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    Montana Food Distributors Focused on Small Stores

    State's smaller retailers face a challenge from big box stores, while a new focus is placed on the training of alcohol servers.

    NEW YORK -- Grocery store sales in Montana are booming, partly due to a 50-percent decline in the restaurant business, but small stores are seeing market share slip as shoppers flock to big box retailers such as Walmart and Costco.

    "The highs and lows of the economy take around two years before they reach us here in Montana," said McKee Anderson, executive director of the Montana Food Distribution Association (MFDA). "And now that we're beginning to feel the effects of the recession, it's presenting us with an unexpected challenge."

    As a result, the association is focusing on helping retailers and distributors reclaim or increase their market shares. "We're encouraging a look at acquisitions as a possible strategy," said Anderson. "If we can achieve greater scale in our operations we'll be able to cut costs and keep big box retailers from enlarging their positions though lower pricing."

    Anderson and the MFDA are pursuing the matter as distributors and retailers mull their proposals.

    In the meantime, an issue involving employee training in the sale and servicing of alcohol beverages is drawing attention throughout the state.

    It stems from a case involving a driver who was served several drinks, after which he ran into and killed a Highway Patrol officer. The officer's wife is attempting to have the server and server's employer charged with manslaughter and negligent homicide, which can draw anywhere from a fine to a prison term of life. The action is currently in the hands of the State Attorney General.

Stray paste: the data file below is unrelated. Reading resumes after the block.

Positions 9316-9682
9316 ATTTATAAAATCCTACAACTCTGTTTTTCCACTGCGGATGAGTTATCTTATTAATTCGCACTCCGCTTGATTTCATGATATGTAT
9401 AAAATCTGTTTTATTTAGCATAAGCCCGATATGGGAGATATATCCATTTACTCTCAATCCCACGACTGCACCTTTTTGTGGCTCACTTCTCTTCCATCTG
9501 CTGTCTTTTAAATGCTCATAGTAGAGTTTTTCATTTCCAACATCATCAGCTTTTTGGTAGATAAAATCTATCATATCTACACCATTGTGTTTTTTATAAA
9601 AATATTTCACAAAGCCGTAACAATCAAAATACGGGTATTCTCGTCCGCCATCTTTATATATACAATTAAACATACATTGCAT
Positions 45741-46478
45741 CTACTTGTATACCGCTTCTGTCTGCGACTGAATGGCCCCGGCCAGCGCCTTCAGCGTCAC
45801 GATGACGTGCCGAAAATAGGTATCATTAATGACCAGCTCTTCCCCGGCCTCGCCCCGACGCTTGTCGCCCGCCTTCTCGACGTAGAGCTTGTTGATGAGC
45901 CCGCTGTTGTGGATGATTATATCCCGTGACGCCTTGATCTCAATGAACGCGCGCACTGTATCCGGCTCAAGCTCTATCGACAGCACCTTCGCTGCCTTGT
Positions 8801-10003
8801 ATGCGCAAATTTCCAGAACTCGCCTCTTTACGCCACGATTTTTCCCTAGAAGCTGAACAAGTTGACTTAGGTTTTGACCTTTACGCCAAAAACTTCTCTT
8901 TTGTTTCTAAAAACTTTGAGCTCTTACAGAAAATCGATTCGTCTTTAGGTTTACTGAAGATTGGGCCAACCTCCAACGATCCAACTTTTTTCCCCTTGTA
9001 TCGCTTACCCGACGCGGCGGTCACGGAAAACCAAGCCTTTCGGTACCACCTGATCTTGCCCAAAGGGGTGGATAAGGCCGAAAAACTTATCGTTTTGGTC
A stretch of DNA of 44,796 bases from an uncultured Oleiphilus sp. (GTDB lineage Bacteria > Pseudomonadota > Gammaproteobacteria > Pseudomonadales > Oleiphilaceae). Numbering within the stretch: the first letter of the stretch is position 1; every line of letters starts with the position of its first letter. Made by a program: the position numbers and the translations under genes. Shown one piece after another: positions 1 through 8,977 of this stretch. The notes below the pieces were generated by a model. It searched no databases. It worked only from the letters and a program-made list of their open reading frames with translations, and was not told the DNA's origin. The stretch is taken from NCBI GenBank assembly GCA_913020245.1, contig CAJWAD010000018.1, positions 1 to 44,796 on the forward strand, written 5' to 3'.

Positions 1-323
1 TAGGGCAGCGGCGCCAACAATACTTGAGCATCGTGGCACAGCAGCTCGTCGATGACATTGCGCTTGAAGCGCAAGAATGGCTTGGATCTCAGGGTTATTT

While the state works through this difficult matter, an alliance of industry groups called the Coalition to Promote Responsible Alcohol Service is offering alcohol servers and retailers programs on how to sell and serve alcoholic beverages in a safe and responsible manner.

    Speaking for the seven state associations in the coalition, Anderson said: "employee training works. But it should not be ignored that, according to a 2008 government survey, 69 percent of minors aged 12 to 20 who obtain alcohol get it from their homes, friends and families. Enforce the law." He added: "But it's important to keep a balanced approach to the problem. We're trying to do our share by training our servers.

    "If this action is successful," he noted, "it will place a business owner at the mercy of his worst employee, no matter how responsible the business owner is and no matter what steps he's taken to train and buy equipment, etc. to assure compliance with the law."

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